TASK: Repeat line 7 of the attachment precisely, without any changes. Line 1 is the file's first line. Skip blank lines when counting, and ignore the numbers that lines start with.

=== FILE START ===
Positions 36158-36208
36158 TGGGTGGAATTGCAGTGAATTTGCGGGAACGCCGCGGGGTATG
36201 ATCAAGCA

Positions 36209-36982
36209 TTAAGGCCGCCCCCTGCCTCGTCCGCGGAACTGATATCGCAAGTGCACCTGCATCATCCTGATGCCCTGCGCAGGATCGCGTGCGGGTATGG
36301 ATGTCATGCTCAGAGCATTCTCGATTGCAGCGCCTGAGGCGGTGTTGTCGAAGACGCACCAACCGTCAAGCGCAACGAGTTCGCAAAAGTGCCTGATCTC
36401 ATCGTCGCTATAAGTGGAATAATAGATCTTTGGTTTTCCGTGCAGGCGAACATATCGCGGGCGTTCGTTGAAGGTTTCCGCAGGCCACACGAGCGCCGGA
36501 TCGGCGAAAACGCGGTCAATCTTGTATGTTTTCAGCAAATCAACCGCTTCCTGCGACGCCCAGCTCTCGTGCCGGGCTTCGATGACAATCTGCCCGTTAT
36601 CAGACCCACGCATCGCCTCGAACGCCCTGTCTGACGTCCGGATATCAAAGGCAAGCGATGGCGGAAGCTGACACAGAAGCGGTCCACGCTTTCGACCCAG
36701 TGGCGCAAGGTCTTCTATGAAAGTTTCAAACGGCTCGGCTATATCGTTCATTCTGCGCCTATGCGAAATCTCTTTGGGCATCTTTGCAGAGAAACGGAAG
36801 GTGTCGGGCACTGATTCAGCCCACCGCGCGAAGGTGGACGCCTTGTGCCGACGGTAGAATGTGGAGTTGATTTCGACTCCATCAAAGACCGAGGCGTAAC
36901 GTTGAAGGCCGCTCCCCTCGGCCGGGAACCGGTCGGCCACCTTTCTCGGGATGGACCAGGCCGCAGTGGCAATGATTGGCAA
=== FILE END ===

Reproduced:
36401 ATCGTCGCTATAAGTGGAATAATAGATCTTTGGTTTTCCGTGCAGGCGAACATATCGCGGGCGTTCGTTGAAGGTTTCCGCAGGCCACACGAGCGCCGGA